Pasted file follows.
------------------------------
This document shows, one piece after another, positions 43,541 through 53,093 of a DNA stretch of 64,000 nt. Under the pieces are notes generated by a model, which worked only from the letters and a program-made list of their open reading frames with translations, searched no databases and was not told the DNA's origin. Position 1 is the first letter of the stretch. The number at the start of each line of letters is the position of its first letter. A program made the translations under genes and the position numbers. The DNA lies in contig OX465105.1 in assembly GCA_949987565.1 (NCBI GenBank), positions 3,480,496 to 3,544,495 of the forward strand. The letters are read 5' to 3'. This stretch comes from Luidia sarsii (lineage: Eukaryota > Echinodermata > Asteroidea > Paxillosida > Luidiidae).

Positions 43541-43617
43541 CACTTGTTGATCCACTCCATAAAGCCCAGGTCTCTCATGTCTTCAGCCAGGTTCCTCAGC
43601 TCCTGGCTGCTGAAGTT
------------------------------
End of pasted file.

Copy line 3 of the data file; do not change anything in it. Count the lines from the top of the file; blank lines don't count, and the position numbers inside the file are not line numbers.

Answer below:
43541 CACTTGTTGATCCACTCCATAAAGCCCAGGTCTCTCATGTCTTCAGCCAGGTTCCTCAGC